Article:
(photo credit: INIMAGE)
The Supreme Court on Thursday rejected the grandfather’s appeal and increased the sentence of the mother in their shocking murder of four-year-old Rose Pizem in 2008.
The grandfather, Ronnie Ron, was appealing his 2011 murder conviction in the hope of reducing it to manslaughter.
He changed his narrative to admitting having hit Rose, but not with intent to murder.
The mother, Marie Pizem, had been acquitted of murder, but convicted of incitement to murder and sentenced to life in prison on the lesser charge. She appealed her conviction claiming she had no knowledge of the murder until after it occurred.
The court rejected both arguments and then went a step further, convicting Pizem of murdering Rose along with Ron, despite her acquittal by a lower court.
The Supreme Court justices ruled that, even if Ron physically committed the murder, Pizem had gone beyond mere solicitation of the crime.
The court noted that Ron was heavily emotionally dependent on Pizem and that she had written letters to pressure him to commit the murder.
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The justices note further that, in view of Rose’s young age, Marie was one of the few people who could either save her or place her into Ron’s hands to be killed.
Moreover, Pizem was taped by police talking to Ron while at the police station, seemingly tutoring him on the details of what had happened to Rose when she was killed and to her body afterward.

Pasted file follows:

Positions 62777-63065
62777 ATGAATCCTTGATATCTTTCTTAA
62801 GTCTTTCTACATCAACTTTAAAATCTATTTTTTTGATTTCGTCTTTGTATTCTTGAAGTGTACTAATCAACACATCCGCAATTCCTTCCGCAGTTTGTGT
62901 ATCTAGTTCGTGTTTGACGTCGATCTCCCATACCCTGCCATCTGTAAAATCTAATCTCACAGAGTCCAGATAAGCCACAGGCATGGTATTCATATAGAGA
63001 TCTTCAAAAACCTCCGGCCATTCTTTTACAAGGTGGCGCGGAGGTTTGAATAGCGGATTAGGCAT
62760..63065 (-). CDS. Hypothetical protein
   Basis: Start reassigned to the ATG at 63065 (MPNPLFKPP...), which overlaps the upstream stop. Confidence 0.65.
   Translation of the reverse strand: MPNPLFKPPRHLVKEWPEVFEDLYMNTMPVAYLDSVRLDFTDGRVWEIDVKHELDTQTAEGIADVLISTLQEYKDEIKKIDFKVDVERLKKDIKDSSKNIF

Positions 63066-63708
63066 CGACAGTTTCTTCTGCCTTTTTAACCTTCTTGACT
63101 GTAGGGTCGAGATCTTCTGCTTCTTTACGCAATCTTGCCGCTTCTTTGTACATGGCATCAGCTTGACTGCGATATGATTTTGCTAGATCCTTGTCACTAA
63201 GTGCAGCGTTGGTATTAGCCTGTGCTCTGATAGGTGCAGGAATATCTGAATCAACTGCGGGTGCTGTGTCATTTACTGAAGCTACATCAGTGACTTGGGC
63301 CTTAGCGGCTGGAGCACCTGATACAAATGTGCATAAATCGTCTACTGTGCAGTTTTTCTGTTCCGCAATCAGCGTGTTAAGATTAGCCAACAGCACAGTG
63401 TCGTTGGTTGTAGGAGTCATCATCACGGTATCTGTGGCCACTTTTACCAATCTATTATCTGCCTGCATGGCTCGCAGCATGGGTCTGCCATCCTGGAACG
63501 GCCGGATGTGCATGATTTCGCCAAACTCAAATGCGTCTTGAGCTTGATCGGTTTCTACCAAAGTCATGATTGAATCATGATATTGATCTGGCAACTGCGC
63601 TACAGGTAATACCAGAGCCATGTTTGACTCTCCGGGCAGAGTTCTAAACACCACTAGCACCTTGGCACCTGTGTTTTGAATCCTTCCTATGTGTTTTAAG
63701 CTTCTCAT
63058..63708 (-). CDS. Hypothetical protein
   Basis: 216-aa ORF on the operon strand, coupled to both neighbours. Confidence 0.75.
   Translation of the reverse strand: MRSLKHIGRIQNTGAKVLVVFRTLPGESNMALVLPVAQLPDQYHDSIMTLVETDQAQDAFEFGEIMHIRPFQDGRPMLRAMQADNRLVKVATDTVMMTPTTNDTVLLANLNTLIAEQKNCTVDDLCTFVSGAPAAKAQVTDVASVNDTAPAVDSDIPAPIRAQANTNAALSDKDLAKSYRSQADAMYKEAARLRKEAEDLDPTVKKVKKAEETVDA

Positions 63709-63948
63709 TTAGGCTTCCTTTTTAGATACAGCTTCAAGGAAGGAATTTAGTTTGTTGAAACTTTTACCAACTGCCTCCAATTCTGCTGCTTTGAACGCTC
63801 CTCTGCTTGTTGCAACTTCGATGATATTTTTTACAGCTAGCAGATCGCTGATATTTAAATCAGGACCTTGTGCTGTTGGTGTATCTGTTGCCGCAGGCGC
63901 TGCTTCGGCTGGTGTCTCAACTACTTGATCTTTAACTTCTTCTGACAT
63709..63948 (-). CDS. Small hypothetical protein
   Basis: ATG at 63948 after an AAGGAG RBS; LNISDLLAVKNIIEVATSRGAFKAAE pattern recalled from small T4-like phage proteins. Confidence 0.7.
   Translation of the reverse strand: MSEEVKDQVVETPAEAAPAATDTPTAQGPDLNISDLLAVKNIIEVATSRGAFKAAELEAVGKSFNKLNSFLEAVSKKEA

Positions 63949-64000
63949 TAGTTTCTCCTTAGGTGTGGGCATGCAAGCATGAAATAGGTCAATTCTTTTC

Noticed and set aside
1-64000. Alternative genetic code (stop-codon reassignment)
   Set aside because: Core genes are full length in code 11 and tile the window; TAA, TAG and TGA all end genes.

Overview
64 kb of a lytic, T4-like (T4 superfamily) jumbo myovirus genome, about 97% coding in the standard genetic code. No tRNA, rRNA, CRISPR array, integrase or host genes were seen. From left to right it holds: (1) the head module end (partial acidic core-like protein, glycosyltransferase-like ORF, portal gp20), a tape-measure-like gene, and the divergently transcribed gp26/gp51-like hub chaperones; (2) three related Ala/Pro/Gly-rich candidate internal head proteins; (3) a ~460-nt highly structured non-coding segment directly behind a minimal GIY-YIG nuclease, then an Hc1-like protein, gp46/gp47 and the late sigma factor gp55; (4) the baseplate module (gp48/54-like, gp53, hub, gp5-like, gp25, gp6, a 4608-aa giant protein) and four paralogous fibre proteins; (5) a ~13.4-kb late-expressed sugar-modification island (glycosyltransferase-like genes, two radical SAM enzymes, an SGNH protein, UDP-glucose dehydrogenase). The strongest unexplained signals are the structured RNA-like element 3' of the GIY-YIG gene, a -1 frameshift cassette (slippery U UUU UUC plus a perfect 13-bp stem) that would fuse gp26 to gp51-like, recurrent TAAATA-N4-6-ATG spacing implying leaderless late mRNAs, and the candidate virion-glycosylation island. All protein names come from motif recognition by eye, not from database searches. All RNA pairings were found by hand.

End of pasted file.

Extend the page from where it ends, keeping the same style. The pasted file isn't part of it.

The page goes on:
The court found that her involvement was sufficient to meet the legal test for an active accomplice to murder.
Both Ron and Pizem declined to make a statement to the court before hearing the sentence, and neither showed any emotion upon hearing the justices’ decision. They had stuffed Rose’s body in a suitcase and dumped it into the Yarkon River.
Her murder first came to light in September 2008, after her disappearance was initially treated as a missing child case. Shortly afterward suspicion fell on Ron and eventually on Pizem as well.
Rose Pizem was the child of Marie and Ben Pizem. She was born in France in 2004 and lived there until the age of three. During a family visit in Israel, Pizem fell in love with Ben’s father, Ronnie Ron, and told her husband she planned to stay in Israel with Ron, leaving Rose in her father’s care in France.
After Marie moved in with Ron and had two other daughters with him, she pleaded for him to bring Rose from France, where she was in the care of a welfare agency.
Rose’s arrival, however, brought no joy to Pizem and she soon regretted having brought her. The little girl spent most of her time in Israel with her great-grandmother, Vivian, (Ron’s mother), who eventually insisted that Rose move back with her mother. The court determined that Pizem considered Rose a burden and was willing to do anything to get her out of her life.
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